ERIC Identifier: ED455656
Publication Date: 2001-06-00
Author: Ahearn, Eileen
Source: ERIC Clearinghouse on
Disabilities and Gifted Education Arlington VA.
Public Charter Schools and Students with Disabilities. ERIC
Charter schools are a relatively new component of the public education system
in the United States. At the start of the 2000-2001 school year, 37 states in
the United States had adopted legislation permitting charter schools, and over
2,000 charter schools were in operation with approximately 500,000 students.
This digest examines the unique nature of these schools, explains their
obligations in relation to serving students with disabilities, and presents the
results of current research on special education in charter schools.
WHAT ARE CHARTER SCHOOLS?
A charter school is most often
described as a new or converted public school founded by parents, teachers, or
others, and operated with various levels of autonomy from state or local rules
or policies. Charter schools are selected by parents for their children to
attend, so they are considered "schools of choice." Each charter school has a
written charter or contract issued by an authorizing body in accordance with
state law. However, because each state law is different, it is impossible to
give a uniform definition of charter schools or to generalize about details of
DO CHARTER SCHOOLS SERVE STUDENTS WITH
Although public charter schools are afforded some level of
exemption from state or local laws or requirements, they must conform to all
federal laws and regulations including the Individuals with Disabilities
Education Act (IDEA), Section 504 of the Rehabilitation Act, and the Americans
with Disabilities Act (ADA). A charter school is prohibited by law from
discriminating in admissions and must accept every student who applies or hold a
lottery if there are more applicants than the school can accommodate.
Recruitment and admissions are addressed in a set of questions and answers
regarding the application of federal civil rights laws to public charter schools
published by the U. S. Department of Education's Office of Civil Rights (2000).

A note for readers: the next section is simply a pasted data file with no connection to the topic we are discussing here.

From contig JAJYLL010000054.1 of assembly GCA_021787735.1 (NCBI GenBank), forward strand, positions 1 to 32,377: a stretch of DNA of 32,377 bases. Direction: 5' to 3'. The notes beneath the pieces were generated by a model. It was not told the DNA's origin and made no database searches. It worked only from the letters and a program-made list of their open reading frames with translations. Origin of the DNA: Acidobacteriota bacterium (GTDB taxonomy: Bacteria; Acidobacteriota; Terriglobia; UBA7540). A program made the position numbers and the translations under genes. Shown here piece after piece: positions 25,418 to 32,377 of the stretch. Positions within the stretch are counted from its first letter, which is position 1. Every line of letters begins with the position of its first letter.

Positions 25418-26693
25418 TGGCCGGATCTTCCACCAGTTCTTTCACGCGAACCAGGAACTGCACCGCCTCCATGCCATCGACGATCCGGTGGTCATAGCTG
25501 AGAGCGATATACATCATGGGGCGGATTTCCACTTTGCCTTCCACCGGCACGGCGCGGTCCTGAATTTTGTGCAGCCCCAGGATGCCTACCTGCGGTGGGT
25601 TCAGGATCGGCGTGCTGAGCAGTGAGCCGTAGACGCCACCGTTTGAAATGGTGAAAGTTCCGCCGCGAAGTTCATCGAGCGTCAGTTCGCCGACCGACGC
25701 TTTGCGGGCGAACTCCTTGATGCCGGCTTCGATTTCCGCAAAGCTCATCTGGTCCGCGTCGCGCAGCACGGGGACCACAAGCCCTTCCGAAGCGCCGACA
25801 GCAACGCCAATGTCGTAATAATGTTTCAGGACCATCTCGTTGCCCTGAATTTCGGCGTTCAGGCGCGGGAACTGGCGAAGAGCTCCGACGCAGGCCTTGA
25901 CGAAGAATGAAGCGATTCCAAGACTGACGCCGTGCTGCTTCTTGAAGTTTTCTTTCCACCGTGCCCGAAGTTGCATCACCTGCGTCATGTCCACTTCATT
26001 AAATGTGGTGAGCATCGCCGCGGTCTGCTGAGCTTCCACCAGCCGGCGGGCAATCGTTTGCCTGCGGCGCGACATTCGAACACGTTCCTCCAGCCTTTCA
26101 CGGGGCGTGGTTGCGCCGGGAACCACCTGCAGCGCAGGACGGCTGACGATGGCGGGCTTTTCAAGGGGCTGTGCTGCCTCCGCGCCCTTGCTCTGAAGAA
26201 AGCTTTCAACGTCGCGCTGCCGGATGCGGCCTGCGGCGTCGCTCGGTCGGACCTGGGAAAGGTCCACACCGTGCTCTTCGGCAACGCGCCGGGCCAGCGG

WHAT ARE SOME OF THE ISSUES RELATED TO SPECIAL EDUCATION IN
The legal identity of the charter school under state law
largely determines the specific responsibilities it has for its students with
disabilities. There are two extremes: the charter school may be its own separate
district, usually referred to as a local education agency (LEA); or the charter
school may be one of the schools of a traditional district. There are also
charter schools that have ties with LEAs that fall between these two extremes.
If the charter school is its own LEA, it is responsible for all aspects of
special education including evaluations, programs, and related services. By
contrast, in some states, the LEA of the child's residence is responsible for
special education for all its students even if they attend charter schools
operated independently from the district.
Thus, there are profound legal, financial, and operational implications in
the legal identity of a public charter school. It is critical that charter
schools understand the nature of their linkage with the local district and/or
intermediate unit, especially with respect to their responsibilities for
providing a free appropriate public education to children with disabilities.
Charter schools are also affected by many of the same pressures faced by
other public schools, such as finding appropriate special education staff,
accessing fiscal resources, and integrating special education into the overall
program of the school.
WHAT DOES RESEARCH REVEAL ABOUT STUDENTS WITH DISABILITIES IN
The U.S. Department of Education has funded two studies to
examine special education in charter schools.
The first study, conducted by the research firm, Westat, is called Charter
Schools and Students with Disabilities: A National Study (Fiore, Harwell,
Blackorby, & Finnigan, 2000). It involved visits to 32 charter schools where
parents, teachers and students were interviewed about why the parents chose to
enroll their children with disabilities in a charter school, the ways charter
schools serve those students, and how successful charter schools have been in
meeting their goals. The study found that
* Enrollment of students with more significant disabilities in charter
schools is relatively rare, except in schools specifically designed for these
* Parents of students with disabilities enroll their child in a charter
school for a combination of reasons related to attractive features of the
charter school and negative experiences with the previously attended school.
* Staff at some charter schools may "counsel" parents of students with
disabilities against enrolling in the charter school. However, other schools are
specifically designed to serve these students and other at-risk learners.
* Most charter schools use the term "inclusion" to describe their approach to
serving students with disabilities. The meaning of the term varies across
* By almost all accounts, students with and without disabilities receive more
individualized attention at the charter school than they did at their previous
* Although accountability is a central feature of charter schools, most of
them have little data to document the impact of their program on students with
disabilities. However, parents and students themselves are confident about the